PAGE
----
Tenure doesn’t guarantee that every faculty member is courageous, but it protects those who are. Not every faculty member will speak out against bad plans proposed by powerful administrators, but tenure protects those who do from retaliation. Not every faculty member takes risks in challenging students, but many do. . . . The history of American higher education demonstrates that the quality of teaching and research is greatest when faculty are secure in their freedom to inquire, speak, teach and publish. No one has shown that anything other than tenure can produce that result.
Nelson’s argument focuses on the “protection” tenure offers. Riley questions whether that protection is always deserved, at least in the teaching sphere. Both make salient points. But neither gives an inch. I’d support more moderate changes—a revised tenure system that values teaching ability over publication record while still offering significant job security, perhaps with systematic check-ups along the way. (An interesting case from the annals of Wesleyan’s history: Professor Henry Abelove was initially denied tenure in the 1970s. The case made the front pages of the Argus, which I sadly don’t have on hand right now. According to the Hermes, queer students put up a fight, the decision was overturned, and Abelove became one of the most beloved English faculty members for decades.)
What do you say? Ditch tenure entirely? Revise the system? Here’s the full Wesleyan Connection report, with more information on the lucky faculty members.
- Slate: The Case for Getting Rid of Tenure
- Wall Street Journal: Should Tenure for College Professors be Abolished
- New York Times: What If College Tenure Dies?
“Henry Abelove was initially denied tenure in the 1970s… According to the Hermes, queer students put up a fight, the decision was overturned”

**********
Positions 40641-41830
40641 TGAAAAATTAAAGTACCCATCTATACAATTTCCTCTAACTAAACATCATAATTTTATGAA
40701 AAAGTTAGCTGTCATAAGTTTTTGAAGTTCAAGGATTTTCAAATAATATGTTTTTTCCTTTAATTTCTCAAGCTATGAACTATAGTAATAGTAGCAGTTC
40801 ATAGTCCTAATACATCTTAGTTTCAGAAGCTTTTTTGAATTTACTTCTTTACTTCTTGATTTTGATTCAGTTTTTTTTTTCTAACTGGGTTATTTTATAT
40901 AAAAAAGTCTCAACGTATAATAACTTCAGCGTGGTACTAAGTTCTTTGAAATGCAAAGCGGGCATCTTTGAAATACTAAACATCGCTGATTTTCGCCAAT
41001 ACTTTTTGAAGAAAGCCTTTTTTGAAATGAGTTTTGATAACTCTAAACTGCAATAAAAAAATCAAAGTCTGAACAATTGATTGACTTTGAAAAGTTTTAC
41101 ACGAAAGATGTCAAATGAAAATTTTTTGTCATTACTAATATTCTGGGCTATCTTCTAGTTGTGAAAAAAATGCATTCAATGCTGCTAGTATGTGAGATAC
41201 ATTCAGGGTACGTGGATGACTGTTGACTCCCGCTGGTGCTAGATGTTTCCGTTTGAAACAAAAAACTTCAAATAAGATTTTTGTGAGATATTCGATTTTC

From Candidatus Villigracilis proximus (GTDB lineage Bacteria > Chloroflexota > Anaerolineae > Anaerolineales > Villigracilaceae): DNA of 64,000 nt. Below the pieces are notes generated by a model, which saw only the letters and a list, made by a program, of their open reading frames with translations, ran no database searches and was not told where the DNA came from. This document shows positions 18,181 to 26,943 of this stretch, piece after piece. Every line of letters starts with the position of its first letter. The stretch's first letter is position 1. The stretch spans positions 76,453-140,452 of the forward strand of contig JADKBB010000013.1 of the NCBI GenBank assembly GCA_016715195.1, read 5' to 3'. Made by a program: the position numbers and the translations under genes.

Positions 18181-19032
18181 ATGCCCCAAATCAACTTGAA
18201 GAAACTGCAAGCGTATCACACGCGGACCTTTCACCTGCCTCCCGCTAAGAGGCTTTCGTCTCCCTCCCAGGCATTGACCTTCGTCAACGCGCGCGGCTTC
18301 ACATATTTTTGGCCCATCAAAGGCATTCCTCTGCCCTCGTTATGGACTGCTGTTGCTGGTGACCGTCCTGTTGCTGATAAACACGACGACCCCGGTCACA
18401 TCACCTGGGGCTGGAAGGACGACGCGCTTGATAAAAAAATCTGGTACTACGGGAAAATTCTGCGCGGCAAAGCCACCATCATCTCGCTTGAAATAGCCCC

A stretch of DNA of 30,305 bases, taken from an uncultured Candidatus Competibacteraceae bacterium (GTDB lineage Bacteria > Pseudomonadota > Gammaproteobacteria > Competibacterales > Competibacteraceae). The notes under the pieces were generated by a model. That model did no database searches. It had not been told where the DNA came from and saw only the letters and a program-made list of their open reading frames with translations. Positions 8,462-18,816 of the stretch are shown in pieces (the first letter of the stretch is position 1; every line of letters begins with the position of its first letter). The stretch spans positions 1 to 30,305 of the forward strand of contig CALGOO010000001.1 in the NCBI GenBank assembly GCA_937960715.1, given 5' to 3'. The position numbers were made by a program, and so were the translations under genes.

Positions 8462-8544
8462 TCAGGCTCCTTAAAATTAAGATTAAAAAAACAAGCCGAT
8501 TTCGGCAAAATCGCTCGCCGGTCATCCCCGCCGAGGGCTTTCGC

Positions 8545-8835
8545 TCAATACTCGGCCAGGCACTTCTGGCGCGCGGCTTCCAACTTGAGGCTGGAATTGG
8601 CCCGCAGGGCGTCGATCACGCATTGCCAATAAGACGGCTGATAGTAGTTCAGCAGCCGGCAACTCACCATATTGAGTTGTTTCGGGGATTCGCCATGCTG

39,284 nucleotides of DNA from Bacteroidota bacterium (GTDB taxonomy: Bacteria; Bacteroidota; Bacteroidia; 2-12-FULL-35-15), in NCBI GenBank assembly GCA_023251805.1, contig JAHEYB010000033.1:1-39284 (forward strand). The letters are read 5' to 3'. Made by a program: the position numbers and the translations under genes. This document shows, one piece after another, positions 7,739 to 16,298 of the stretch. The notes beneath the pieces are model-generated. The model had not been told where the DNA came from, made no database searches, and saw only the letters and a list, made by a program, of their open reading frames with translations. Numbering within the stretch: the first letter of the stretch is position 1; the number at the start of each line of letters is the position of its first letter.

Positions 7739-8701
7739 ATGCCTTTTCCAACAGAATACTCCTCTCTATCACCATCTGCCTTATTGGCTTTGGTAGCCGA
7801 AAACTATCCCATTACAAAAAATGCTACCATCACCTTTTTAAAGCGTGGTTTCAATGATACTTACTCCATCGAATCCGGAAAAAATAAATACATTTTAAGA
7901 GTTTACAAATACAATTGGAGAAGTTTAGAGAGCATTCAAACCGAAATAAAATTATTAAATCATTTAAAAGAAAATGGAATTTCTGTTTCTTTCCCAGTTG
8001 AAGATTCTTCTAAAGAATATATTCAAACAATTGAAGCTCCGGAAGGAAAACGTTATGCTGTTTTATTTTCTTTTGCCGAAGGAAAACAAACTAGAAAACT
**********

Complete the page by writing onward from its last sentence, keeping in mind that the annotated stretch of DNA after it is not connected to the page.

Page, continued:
Hermes is wrong on two counts. I was a student in Abelove’s European Intellectual History class. I think that was junior year, 1979-80, not in the early ’80s as Hermes claims. I remember when Abelove announced to us that he had been “fired.” Almost every of the 40 EIH students turned out for a candle-light protest at Wesleyan then-President Colin Campbell’s house. I remember singing, “Love, love, Abelove/Won’t you grant him tenure?/We will stay here all night/For Abelove.” Campbell came out (um) after a while and told us he’d give the decision more thought. We went home, and Campbell reversed the decision.
You left this out––imagine this hypothetical scenario. Let’s say you’re an economist who specializes in Keynesian stuff. (Obviously an oversimplification of an entire field of study but bear w/ me). Your boss is a Keynesian as well. In this hypothetical scenario, tenure does not exist. Your boss leaves and is replaced by a Milton Friedman-style monetarist, who is at ideological loggerheads with you and worries about what he perceives to be the quality of his department (or her or hir or whatever). He replaces you with a like-minded Monetarist professor for no real reason besides he doesn’t like your research and worries your politics seep into the classroom. If this happened to you, you’d rightfully call, “bullshit!”